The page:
The 1994 installment was when William Robinson and his High Score Entertainment team took over development of the series. High Score kept a similar hand drawn style of graphics and arcade gameplay as the first three Genesis games with Madden ’94. It was also the first game in the series with a season mode and the NFL license allowing the use of actual NFL team names, and logos. Even though everything looks bigger, and the player animations are smooth, and seemless, Madden ’94 isn’t as well programmed as ‘92/’93. The bigger player sprites cause a bit of slowdown and flicker at times. Some of the team colors are missing, and the stat tracking from ’93 was dumped, which would have been nice with the new season mode. The Genesis port of Madden ’94 is held in high regards due to the addition of NFL team logos, and the season mode, while at the same time it was the final game in the series to retain the exaggerated, simple, arcade style of gameplay and control.
Madden NFL ’95
High Score’s second Genesis effort was a turning point in the series. William Robinson’s crew stripped away the Park Place arcade spirit of the game when they completely redesigned Madden NFL ’95 from the ground up. Madden ’95 brought improvements to the single-player gameplay with the smartest AI in the series up to that point, as well as stat tracking in the season mode and a much needed upgrade to the playbooks. ’95 was the year that the series started to evolve away from an arcade feel and into a simulation of what we watch on TV. Even though they cleaned up the graphics with digitally rendered sprites, more accurate team colors, and a better looking field, the gameplay took a major hit. The passing game was improved with the removal of the passing windows, but the arcade physics were scaled back quite a bit, and it just feels a little stiff. Gone were the 15-yard dives to sack the quarterback or block a punt. Gone were the 90-yard touchdown bombs and the 20 broken tackles via the spin move. The collision detection feels a little off, and the controls are unresponsive and sticky at times. The Genesis port of Madden ’95 was the only version of the game to feature the NFLPA license, allowing the use of actual player names in the game for the first time in the series.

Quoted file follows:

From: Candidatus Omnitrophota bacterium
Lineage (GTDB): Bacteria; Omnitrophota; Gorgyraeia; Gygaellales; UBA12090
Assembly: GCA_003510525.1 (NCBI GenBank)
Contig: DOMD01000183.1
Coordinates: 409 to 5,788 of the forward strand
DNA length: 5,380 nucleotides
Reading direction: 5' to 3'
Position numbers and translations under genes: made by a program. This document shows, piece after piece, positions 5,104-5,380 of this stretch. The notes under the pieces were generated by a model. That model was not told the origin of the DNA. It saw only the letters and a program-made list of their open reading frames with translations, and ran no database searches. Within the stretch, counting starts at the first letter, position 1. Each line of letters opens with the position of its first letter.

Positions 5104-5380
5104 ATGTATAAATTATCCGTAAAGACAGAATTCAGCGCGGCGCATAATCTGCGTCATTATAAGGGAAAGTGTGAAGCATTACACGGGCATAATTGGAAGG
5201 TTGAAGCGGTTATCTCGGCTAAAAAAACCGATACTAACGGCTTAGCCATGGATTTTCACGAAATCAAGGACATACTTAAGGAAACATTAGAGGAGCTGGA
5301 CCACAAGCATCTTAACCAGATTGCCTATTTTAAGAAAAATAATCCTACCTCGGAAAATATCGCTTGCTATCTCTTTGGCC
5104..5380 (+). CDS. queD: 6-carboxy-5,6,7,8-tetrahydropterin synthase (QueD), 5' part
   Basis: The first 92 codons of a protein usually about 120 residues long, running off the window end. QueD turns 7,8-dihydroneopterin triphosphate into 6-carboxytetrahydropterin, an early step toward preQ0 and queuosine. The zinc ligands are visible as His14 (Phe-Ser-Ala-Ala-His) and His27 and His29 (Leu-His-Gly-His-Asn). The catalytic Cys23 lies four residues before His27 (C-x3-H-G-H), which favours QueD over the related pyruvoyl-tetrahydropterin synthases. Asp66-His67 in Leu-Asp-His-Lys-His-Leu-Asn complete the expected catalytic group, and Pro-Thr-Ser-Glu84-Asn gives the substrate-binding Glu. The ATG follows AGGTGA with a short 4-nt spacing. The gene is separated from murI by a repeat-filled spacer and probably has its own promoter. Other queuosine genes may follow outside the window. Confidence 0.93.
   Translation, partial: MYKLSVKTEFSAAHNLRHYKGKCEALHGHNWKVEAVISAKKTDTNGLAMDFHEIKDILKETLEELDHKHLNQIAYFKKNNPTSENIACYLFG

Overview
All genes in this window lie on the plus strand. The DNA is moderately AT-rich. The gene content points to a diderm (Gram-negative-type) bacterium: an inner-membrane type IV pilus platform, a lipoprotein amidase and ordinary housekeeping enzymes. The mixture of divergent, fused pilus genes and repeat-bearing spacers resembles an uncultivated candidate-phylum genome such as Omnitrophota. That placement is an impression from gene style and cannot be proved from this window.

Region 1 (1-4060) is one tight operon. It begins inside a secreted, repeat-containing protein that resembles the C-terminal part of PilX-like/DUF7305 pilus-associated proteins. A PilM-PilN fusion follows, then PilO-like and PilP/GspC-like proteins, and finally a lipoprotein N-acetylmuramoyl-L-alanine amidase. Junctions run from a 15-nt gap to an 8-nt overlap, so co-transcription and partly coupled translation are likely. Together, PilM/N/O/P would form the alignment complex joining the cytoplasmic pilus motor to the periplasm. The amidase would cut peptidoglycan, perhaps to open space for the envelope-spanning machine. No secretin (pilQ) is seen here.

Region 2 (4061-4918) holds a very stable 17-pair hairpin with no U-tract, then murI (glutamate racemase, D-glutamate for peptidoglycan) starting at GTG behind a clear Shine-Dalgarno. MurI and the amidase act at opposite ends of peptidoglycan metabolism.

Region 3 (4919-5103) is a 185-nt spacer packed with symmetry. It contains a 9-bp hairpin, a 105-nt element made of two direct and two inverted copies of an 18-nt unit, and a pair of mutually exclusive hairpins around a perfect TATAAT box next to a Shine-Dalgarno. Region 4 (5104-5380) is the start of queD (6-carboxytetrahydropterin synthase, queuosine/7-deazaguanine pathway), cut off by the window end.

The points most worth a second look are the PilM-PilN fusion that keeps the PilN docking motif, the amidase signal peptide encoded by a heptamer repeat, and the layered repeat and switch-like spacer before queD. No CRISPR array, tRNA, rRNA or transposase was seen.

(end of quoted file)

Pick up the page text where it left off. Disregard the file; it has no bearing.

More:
Madden NFL ’96
EA went all out with The ’96 edition of Madden. Tommy Tallarico was brought in to take care of the game’s music and sound, and a lot of attention was paid to the fine details in the game’s graphics. ‘96 still uses the previous year’s engine, but a lot of improvements were made, such as faster gameplay, sharper colors, several new, and improved animations, numbered uniforms, realistically textured fields, team logos in the end zones, and a slick, classy, modern interface. ’96 is also one of the fastest moving football games of the 16-bit era, possibly even a bit too fast at times. Tommy Tallarico did some nice work with the games music and sound effects and did an exceptional job of integrating sampled sounds and music into synthesized FM chip tunes throughout Madden ‘96. The highlight of the game’s music is the various touchdown “stingers” that play when you score a touchdown and the long, crystal clear PCM sample of the NFL on Fox theme song in the intro of the game, a nice little showcase of what the Genesis audio hardware is capable of. Madden ’96 also brought back the classic championship teams, which are unlocked in the team select screen via a seven button combination code (BCCCBBA unlocks the ’85 Bears, for example). Madden ’96 was also the first year that you could modify the team rosters with trades and free agent signings. Additionally, there was a “scouting combine” mode, where you created a player and played through a series of mini games to determine his skill level. Even though ’96 was a big improvement over ’95, it still lacked the easily accessible gameplay of earlier releases and continued to carry the series closer to a true simulation. ’96 was a big budget sports title for the Genesis that every football fan had to have back in 1995, a time when the Genesis was the premier console for American football video games.
Madden NFL ’97